(794) Agrobates galactodes familiaris.
The Grey-Backed Warbler.
Sylvia familiaris Menetr., Cat Rais. Canc.,p 32 (1832) (S. Caucasus). Aedon familiaris. Blanf. As Oates, i, p. 331.
Vernacular names. None recorded.
Description. Whole upper plumage fulvous-brown, darker on the forehead and sides of the crown, changing to bright rufescent on the rump and upper tail-coverts; centre pair of tail-feathers brown, more or less suffused with rufescent, obsoletely cross-rayed and broadly tipped with dark brown, the next two pairs chestnut with broad subterminal band of black, the extreme edges and tip* being pale rufous sometimes showing a speck of white, outer three pairs the same, but with broad white tips; wing-quills and coverts edged with pale fulvous-white; supercilia white or buffy-white ; lores and a line through the eyes brown ; a line under the anterior ear-coverts brown; ear-coverts and entire lower plumage pale, dull vinaceous-white, a little darker on breast and flanks.
Colours of soft parts. Iris brown or dark brown: bill brown above, the lower mandible whitish or yellowish white, the mouth yellow ; legs and feet pale brown, fleshy-brown, pale yellowish white or dirty straw-colour.
Measurements. Total length 175 to 185 mm.; wing 85 to 90 mm.; tail 65 to 70 mm.; culmen 18.0 to 19.5 mm.; tarsus about 26 mm.
Typical A. g. galactodes differs from this race in being much more rufous above.
Distribution. From Southern Caucasia to Persia, Mesopotamia, Transcaspia, Turkestan, Afghanistan, Baluchistan and N.W. India, straggling into the plains of the Punjab, N.W. Provinces, Sind and Rajputana. I have killed a specimen in Cachar and have received another from Behar.
Nidification. The Grey-backed Warbler probably breeds practically wherever found, but in Sind and N.W. India Ticehurst says that it is only found as an Autumn migrant on passage. He does not, however, say from where to where and it may well be a resident here as at Multan, where Major Lindsay Smith took many nests. He records that about Multan "the Grey-backed Warbler breeds in the most inhospitable deserts breeding in low stunted bushes that do not average 20 feet high; the nest is usually under 5 feet from the ground, always on thickish branches. 1 strongly suspect that this bird frequently makes use of deserted nests of Argya caudata and Molpastes leucotis, as I have found three types of nest. The one which I ascribe to the bird itself is a large, loosely put together cup of grass-stems, always found in Jal bushes (S. alsoides); the Bulbul type is built in the Jhand (P. spicigera) and the Babbler type in the Karil or Wild Caper (C aphylla). It may be, however, that the Warbler suits its nest to the type of tree selected for a site."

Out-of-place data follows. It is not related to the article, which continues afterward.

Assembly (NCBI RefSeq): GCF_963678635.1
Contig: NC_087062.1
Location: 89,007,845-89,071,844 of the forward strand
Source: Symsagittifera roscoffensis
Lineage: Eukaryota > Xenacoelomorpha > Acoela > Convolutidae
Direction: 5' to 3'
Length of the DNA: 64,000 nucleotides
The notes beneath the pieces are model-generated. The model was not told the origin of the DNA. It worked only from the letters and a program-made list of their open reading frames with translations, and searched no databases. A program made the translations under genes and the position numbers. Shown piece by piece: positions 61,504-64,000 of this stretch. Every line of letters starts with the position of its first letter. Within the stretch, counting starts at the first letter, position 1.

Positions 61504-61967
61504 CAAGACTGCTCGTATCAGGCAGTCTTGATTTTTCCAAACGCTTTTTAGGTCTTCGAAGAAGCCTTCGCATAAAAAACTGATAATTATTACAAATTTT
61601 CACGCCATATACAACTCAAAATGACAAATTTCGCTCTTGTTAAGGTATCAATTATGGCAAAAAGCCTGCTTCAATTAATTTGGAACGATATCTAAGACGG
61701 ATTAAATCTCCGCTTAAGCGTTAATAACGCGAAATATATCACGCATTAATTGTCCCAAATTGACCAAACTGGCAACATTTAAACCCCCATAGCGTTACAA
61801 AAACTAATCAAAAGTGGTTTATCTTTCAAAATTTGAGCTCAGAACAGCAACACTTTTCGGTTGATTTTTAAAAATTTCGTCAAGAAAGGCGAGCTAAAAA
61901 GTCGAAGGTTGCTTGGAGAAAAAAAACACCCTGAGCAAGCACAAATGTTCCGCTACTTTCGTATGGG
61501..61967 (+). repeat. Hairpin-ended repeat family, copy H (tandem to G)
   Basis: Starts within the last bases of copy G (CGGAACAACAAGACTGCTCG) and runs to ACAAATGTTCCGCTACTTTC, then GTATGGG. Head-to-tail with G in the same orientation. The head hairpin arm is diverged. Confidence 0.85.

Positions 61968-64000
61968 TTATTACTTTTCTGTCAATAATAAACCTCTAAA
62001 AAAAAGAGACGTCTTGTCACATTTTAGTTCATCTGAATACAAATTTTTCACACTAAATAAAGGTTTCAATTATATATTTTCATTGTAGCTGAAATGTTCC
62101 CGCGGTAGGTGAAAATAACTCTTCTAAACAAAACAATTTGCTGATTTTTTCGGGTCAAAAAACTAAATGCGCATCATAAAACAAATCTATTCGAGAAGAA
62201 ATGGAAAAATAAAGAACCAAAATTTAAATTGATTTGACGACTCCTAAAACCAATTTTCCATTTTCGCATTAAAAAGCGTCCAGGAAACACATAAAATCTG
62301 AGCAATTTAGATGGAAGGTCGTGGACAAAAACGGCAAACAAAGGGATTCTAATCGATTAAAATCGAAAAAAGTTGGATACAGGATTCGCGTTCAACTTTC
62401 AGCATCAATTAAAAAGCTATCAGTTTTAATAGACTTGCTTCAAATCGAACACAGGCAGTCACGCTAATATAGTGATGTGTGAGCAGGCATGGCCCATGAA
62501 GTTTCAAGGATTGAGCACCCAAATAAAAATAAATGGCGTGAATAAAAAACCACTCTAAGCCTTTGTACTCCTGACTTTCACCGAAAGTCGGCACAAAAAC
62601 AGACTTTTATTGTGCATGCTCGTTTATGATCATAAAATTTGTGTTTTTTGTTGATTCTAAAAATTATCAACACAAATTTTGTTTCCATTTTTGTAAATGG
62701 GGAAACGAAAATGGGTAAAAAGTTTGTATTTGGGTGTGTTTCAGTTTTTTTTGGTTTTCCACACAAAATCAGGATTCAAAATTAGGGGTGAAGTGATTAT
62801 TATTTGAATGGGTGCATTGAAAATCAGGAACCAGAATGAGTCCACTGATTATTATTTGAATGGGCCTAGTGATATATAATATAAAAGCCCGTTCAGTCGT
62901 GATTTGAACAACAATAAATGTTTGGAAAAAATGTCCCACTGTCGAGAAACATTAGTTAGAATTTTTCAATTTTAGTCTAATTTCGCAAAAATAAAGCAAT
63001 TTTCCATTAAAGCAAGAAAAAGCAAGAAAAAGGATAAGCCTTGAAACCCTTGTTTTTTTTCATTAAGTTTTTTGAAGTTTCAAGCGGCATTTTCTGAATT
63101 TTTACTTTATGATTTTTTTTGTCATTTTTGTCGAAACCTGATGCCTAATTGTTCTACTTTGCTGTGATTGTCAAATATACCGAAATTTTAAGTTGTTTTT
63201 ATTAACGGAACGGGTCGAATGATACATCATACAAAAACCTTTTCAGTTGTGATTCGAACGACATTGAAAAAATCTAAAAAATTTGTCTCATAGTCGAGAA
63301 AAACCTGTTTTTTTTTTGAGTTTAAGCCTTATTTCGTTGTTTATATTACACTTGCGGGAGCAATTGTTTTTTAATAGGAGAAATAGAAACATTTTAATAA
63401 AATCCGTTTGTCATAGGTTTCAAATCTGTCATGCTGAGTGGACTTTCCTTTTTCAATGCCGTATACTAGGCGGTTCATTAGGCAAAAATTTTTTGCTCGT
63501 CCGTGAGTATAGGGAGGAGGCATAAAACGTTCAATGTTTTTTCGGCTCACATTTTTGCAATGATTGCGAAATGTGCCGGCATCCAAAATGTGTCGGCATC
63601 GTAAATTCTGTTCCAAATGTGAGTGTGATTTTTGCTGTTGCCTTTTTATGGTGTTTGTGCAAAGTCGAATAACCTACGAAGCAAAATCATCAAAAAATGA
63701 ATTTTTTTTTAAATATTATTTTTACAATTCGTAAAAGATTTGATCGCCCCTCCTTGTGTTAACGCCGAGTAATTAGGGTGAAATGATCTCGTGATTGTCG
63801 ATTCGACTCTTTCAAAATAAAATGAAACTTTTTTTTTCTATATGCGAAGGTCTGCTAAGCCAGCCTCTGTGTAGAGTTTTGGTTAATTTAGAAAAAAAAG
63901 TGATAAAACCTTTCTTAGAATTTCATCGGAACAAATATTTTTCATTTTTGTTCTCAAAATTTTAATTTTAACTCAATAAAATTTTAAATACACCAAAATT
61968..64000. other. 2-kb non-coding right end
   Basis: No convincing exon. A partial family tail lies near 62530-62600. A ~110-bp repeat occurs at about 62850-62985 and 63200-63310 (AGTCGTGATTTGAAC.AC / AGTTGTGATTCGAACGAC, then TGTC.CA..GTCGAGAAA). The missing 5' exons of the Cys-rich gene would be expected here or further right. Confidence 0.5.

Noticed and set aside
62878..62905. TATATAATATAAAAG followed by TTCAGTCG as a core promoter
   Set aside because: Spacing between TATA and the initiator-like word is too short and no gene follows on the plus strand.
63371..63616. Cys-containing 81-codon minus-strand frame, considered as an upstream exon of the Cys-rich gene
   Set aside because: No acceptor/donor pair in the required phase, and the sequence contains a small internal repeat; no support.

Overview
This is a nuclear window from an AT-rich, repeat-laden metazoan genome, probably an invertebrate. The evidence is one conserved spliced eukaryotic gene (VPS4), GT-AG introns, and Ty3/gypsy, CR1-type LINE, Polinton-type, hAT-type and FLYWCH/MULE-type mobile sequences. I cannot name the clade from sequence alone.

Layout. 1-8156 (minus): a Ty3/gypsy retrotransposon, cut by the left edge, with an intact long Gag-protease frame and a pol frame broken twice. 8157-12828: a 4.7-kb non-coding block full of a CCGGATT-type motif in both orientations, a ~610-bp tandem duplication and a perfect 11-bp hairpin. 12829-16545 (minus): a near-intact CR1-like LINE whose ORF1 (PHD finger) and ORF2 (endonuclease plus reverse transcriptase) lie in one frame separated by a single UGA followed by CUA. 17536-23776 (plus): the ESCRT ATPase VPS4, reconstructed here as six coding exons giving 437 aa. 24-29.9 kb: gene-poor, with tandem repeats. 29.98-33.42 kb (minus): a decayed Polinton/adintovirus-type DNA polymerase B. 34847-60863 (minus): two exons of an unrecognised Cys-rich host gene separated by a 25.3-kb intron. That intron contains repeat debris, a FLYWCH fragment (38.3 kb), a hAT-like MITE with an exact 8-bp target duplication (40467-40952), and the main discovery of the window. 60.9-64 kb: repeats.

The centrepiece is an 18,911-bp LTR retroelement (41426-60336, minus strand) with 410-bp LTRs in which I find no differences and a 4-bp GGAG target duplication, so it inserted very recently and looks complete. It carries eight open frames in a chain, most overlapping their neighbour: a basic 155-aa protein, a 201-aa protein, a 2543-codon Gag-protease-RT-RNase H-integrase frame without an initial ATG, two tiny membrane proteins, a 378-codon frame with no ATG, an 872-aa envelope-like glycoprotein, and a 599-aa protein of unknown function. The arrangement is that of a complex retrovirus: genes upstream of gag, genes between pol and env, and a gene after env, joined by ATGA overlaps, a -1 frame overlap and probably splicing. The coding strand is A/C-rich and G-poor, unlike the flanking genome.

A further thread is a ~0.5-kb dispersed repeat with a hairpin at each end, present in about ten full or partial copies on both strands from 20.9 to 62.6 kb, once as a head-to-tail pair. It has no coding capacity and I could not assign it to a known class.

Nests, eggs and birds were sent to me by Major Lindsay Smith. The clutches numbered three to four eggs each and were indistinguishable in anyway from those taken by Tomlinson in Basra or by Currie in Persia. The ground-colour is white, greyish or yellowish white and very rarely pinkish white, the whole surface being profusely marked with small rather longitudinal freckles and blotches of brown or reddish brown, the general aspect of the egg varying from grey to reddish brown. In shape the eggs are rather long, well-pointed ovals, Fifty eggs average 20.9 x 15.4 mm.: the maxima are 23.5 x 16.3 mm. and the minima 19*2 x 15*4 and 20.1 x 14.0 mm.
At Multan the breeding-season is from the end of February to early April, at Kerman and Sheraz Currie found them laying in May, whilst Tomlinson took eggs from the middle of May to the end of June.
Habits. The Grey-backed Warbler is a bird of arid plains covered with scanty scrub and date-gardens etc. in dry situations, though within irrigated areas. It is by no means aquatic in its habits and, though like the Reed-Warblers, it feeds in amongst scrub-jungle and thorny bushes it seems never, like these birds, to frequent reed-beds and marshy swamps. It has a loud and •rather discordant note and is entirely insectivorous in its diet.